As "FILLMORE EAST" captures a band starting to expand, "WINTERLAND" captures a band contracting. The songs are better than on "POINTED HEAD", the sheer muscle is still there - "Have You Seen The Saucers" (indeed!) - and they clearly remember how they used to do it - much of the form is still there, but the imagination is largely gone.
The 76 bootleg "FASTEN YOUR SEATBELT" - "Please Come Back" on "FLIGHT LOG" is from that show - echoes that 68-70 period in many respects. The energy is certainly there - and the musicianship on display is pretty astounding. It doesn't have the degree of edgeiness of "POINTED HEAD", though - it just doesn't take the crazy chances.
Much the same can be said of "DEEP SPACE/VIRGIN SKY". No wonder some people claimed early 90s JS was the best since 68-70. (So come on, Paul, let's have "DEEPER SPACE/EXTRA VIRGIN SKY" - and please make sure the fucker's available in the UK!!)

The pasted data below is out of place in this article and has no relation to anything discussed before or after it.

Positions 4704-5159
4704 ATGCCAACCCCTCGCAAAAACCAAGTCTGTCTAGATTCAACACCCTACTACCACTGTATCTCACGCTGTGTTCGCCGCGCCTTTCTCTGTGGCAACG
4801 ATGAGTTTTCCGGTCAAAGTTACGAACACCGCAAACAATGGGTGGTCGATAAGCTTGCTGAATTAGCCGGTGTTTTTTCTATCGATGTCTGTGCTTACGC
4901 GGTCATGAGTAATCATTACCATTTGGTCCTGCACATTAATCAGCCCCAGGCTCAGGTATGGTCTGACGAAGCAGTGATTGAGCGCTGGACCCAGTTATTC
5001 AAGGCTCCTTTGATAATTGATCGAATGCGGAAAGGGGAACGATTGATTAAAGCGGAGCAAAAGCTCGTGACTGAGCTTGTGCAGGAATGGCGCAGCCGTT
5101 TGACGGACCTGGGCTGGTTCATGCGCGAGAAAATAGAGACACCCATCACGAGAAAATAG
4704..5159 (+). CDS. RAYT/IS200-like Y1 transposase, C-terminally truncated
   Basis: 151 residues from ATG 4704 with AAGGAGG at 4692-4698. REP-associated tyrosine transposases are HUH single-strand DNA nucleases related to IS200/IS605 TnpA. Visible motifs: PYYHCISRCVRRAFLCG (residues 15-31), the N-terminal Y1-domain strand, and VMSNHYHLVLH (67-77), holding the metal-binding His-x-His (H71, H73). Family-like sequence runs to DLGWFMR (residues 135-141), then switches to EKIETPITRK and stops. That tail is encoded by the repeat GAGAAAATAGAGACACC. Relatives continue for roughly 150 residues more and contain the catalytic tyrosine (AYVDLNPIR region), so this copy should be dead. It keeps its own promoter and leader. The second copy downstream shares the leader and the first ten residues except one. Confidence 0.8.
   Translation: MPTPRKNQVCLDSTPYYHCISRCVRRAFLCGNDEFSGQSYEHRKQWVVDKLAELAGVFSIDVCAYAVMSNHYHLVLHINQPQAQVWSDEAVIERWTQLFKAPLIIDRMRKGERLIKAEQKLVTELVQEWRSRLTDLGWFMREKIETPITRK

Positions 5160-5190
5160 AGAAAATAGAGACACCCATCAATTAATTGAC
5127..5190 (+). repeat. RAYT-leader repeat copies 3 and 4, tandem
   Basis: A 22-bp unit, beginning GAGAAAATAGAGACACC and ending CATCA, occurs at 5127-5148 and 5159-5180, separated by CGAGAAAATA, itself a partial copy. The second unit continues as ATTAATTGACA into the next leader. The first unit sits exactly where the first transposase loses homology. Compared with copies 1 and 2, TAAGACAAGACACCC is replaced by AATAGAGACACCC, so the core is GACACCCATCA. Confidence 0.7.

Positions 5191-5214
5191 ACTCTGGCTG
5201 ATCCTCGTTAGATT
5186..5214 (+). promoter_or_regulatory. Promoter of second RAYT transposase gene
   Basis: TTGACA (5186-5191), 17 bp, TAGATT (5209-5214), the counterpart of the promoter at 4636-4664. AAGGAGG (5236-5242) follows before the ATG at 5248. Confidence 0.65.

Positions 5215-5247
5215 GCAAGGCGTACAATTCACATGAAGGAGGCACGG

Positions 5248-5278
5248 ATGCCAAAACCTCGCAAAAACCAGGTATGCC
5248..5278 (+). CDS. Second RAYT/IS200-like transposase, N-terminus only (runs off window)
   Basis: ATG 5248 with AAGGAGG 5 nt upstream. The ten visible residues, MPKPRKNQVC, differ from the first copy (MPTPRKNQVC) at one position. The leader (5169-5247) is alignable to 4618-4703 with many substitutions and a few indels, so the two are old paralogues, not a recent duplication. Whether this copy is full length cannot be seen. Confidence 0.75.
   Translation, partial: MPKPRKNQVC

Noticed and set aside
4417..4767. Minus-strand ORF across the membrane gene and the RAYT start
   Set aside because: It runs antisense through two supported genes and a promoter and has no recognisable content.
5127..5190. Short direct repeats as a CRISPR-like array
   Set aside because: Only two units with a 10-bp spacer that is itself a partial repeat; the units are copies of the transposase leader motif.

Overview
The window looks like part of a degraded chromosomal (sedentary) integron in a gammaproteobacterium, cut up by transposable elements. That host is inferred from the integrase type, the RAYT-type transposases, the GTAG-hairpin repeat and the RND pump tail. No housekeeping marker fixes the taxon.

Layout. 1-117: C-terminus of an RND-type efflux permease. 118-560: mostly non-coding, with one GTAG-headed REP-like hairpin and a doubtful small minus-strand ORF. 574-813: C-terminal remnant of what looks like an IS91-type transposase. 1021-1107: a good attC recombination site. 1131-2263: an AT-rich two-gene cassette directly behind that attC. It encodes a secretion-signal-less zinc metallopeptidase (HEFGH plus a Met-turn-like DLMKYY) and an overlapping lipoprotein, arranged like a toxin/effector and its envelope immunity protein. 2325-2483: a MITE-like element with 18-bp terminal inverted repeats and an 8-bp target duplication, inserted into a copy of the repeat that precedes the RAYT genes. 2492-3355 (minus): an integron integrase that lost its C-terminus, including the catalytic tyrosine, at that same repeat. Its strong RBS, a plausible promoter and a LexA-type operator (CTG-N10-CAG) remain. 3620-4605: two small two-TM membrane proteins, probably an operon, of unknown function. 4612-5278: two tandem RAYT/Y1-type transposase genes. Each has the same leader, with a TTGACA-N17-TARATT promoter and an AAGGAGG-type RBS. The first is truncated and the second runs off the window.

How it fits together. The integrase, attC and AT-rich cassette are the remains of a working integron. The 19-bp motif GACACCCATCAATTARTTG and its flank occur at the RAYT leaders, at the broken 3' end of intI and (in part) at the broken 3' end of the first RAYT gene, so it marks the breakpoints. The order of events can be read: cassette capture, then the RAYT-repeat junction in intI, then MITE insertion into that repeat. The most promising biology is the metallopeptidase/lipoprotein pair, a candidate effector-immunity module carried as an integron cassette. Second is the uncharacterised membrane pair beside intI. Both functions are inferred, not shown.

So what was it made the Airship - particularly 65-78 - so special. (Sorry, Kevin the Boston-Foereigner soundalikes of the early 80s were OK; but they weren't special!)
Well, it was kind of like putting The Mamas & Papas vocal richness - Marty as funked-up Denny and Grace as slimmed-down Cass (equally-foulmouthed!) - with the instrumental dexterity of Cream (Kaukonen was as good as Clapton - Eric just bought his wah-wah pedal before Jorma did his - and Casady had a fuzz-box and Bruce didn't; 74-78 Chaquico and Sears did a reasonable impression of the Kaukonen-Casady attack).
No one else - other than the very early Fairport Convention - sounded like them.
Plus, they had attitude...
66-67 was chemical fun and liberation - acid by the bucketload and girls getting their tits out in the park for photographers;
68-70 was anti-war and serious revolution - people got their heads busted by cops at Airplane gigs;
71-73 was Stones-style excess and dissipation - with the band literally falling apart;
74 was earnest comeback, with lots of "we can do it" - and, when they did it, public putdowns of Jack and Jorma;
75-78 was old hippes doing contemporary love songs with a knowing wink on the way to the bank.
Marty now as slimmed-down Barry White!